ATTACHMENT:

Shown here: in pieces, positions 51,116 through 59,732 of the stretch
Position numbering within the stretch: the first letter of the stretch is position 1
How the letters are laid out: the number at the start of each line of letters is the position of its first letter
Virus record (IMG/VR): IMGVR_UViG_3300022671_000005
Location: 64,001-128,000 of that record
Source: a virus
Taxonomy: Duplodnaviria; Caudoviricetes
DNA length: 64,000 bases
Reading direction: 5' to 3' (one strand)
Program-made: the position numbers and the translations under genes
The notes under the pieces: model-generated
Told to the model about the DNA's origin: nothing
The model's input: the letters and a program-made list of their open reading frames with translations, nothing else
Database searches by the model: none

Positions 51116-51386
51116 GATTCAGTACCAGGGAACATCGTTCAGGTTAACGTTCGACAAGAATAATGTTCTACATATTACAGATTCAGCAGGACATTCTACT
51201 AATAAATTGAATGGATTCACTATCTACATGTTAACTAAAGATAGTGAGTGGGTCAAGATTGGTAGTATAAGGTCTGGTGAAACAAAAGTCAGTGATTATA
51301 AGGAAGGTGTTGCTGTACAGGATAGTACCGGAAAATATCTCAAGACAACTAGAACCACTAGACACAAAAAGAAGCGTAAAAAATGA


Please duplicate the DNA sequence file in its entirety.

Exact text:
Shown here: in pieces, positions 51,116 through 59,732 of the stretch
Position numbering within the stretch: the first letter of the stretch is position 1
How the letters are laid out: the number at the start of each line of letters is the position of its first letter
Virus record (IMG/VR): IMGVR_UViG_3300022671_000005
Location: 64,001-128,000 of that record
Source: a virus
Taxonomy: Duplodnaviria; Caudoviricetes
DNA length: 64,000 bases
Reading direction: 5' to 3' (one strand)
Program-made: the position numbers and the translations under genes
The notes under the pieces: model-generated
Told to the model about the DNA's origin: nothing
The model's input: the letters and a program-made list of their open reading frames with translations, nothing else
Database searches by the model: none

Positions 51116-51386
51116 GATTCAGTACCAGGGAACATCGTTCAGGTTAACGTTCGACAAGAATAATGTTCTACATATTACAGATTCAGCAGGACATTCTACT
51201 AATAAATTGAATGGATTCACTATCTACATGTTAACTAAAGATAGTGAGTGGGTCAAGATTGGTAGTATAAGGTCTGGTGAAACAAAAGTCAGTGATTATA
51301 AGGAAGGTGTTGCTGTACAGGATAGTACCGGAAAATATCTCAAGACAACTAGAACCACTAGACACAAAAAGAAGCGTAAAAAATGA